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A smoking pavilion for the garden

James Rippon James Rippon
Smoking Pavilion Modern garden by Gianni Botsford Architects Modern
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There was a time, not too long ago, when a smoker could enjoy their cigarette anywhere, and at any time. Doctors would see patients with a cigarette in their hand, a taxi driver could drive you around whilst smoking, or you could light up anywhere from restaurants, bars, movie theatres, and even commercial flights. Thankfully, for all us non-smokers out there, this is no longer the case. Councils have even begun to ban smoking in public places, in the aim of public health. This is making it harder and harder for the millions of smokers in the world to light up without considering those around them, which was the initial inspiration for this smoking pavilion in the garden of a home in Zurich. Here, the owners enlisted the help of UK-based Gianni Botsford Architects to build a modern garden smoking room, constructed of translucent concrete. The result was the world's first self-supporting translucent concrete building; the perfect place to sit and enjoy smoking in the sun, away from those not so fond of cigarette smoke.

A smoking shelter in the garden

The idea behind the smoking pavilion was to create a simple structure that would sit quietly in the garden, but posess complexity in its material choice. The translucency of the concrete allows the concrete structure to feel 'alive', much like the living plant life that surround it. The open entrance allows for a light-filled space, offering unobstructed views out into the garden.

The pavilion

The finished result of the smoking pavilion looks like a very simple structure, but in fact, required careful engineering to keep the translucent concrete from needing a secondary structure for support.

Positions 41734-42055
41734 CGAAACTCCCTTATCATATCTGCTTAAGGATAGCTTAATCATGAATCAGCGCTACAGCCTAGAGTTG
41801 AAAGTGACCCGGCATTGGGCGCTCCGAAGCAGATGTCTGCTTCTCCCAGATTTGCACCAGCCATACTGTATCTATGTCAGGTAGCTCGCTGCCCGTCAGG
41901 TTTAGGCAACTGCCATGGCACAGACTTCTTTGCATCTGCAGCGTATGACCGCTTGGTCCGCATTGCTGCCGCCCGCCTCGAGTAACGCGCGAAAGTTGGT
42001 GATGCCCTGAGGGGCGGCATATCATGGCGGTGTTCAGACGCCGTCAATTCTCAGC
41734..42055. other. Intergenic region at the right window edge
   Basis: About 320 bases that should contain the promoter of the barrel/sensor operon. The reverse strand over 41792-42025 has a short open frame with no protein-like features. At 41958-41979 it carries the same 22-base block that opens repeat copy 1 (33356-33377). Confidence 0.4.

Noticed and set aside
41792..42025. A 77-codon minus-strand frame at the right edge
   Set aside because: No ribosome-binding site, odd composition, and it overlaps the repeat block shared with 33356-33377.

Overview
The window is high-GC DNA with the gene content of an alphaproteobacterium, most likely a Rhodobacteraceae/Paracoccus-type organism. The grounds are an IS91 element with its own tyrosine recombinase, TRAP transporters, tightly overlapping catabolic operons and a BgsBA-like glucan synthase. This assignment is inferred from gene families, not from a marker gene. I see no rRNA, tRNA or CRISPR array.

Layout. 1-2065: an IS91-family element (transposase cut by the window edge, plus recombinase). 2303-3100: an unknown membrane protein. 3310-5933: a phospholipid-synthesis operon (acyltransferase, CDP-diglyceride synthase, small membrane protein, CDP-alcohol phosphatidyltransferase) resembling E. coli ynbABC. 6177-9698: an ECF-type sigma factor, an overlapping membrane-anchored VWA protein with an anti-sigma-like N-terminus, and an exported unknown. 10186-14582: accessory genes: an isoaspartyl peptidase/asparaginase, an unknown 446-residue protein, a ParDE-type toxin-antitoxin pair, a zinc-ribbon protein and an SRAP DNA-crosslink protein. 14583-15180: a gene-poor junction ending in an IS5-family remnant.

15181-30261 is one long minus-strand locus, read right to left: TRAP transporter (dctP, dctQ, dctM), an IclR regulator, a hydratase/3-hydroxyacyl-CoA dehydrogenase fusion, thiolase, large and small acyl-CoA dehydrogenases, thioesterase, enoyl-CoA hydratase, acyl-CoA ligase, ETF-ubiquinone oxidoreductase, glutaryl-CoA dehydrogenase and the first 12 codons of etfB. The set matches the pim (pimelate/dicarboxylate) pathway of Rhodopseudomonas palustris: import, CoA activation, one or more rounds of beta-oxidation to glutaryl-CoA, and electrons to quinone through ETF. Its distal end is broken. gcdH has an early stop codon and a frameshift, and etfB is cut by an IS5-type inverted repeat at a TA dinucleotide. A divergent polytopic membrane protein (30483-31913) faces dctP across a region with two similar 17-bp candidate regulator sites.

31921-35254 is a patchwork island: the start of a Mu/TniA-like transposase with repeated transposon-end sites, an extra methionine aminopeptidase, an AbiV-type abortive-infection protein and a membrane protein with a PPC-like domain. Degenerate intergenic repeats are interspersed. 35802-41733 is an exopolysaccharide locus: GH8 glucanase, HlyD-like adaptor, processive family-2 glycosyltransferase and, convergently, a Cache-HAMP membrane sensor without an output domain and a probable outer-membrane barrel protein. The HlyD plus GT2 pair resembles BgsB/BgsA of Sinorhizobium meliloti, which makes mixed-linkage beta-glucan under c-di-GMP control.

So what exactly is translucent concrete, you might ask? Well, the name says it all, really. It is a concrete-based building material with light-transmissive properties, due to the addition of optical fibres to the fine grain concrete during the casting process.

Inside impressions

And this is the finished result. A building material as strong as normal concrete, but only this time, it is transparent. You can see through the concrete the same way you might be able to see through cloth materials. The silhouettes of the foliage of the garden that surround the structure are clearly visible, and the changing light outside determines the colours that illuminate the space; almost hard to believe knowing the pavilion is made of a material we normally consider to be solid and strong.

A relaxing spot

Can a building material as raw and unnatural blend into a beautiful green garden such as this? The answer is yes, and this project is the proof. Its initial impression is one of boldness and strength, but upon further inspection, and with a little insight, the structure seems a lot less intrusive, and adds a real talking point to the garden. The concrete stones that lay dotted in the grass lead the smoker down the stairs from the house to the room. With such strong lines, sharp shadows are cast throughout the day, forever shifting with the sun, and allowing the translucency of the pavilion to change and move with the sun.

A moment of solitude

While we are all well aware of the detrimental effects smoking has on our health, it seems this habit is not going away forever any time soon, although the habits of smokers are being forced to change, and the amount of non-smokers grows. Offering a place of solitude for the smoker of the house, away from the rest of the home's occupants, this space seems to come alive; a friend to sit and enjoy a cigar or cigarette with, without feeling pressured.

So much more than a smoking room, this is a feat of engineering, proving translucent concrete can be self supporting, and is a bold piece of art, in an entirely different form than a traditional piece of art or sculpture for the home.

Want to see other less daring, but just as stunning gardens? Then have a read of these ideabooks:

Garden pond ideas

Wooden garden terraces

Whitton Drive by GK Architects Ltd Modern

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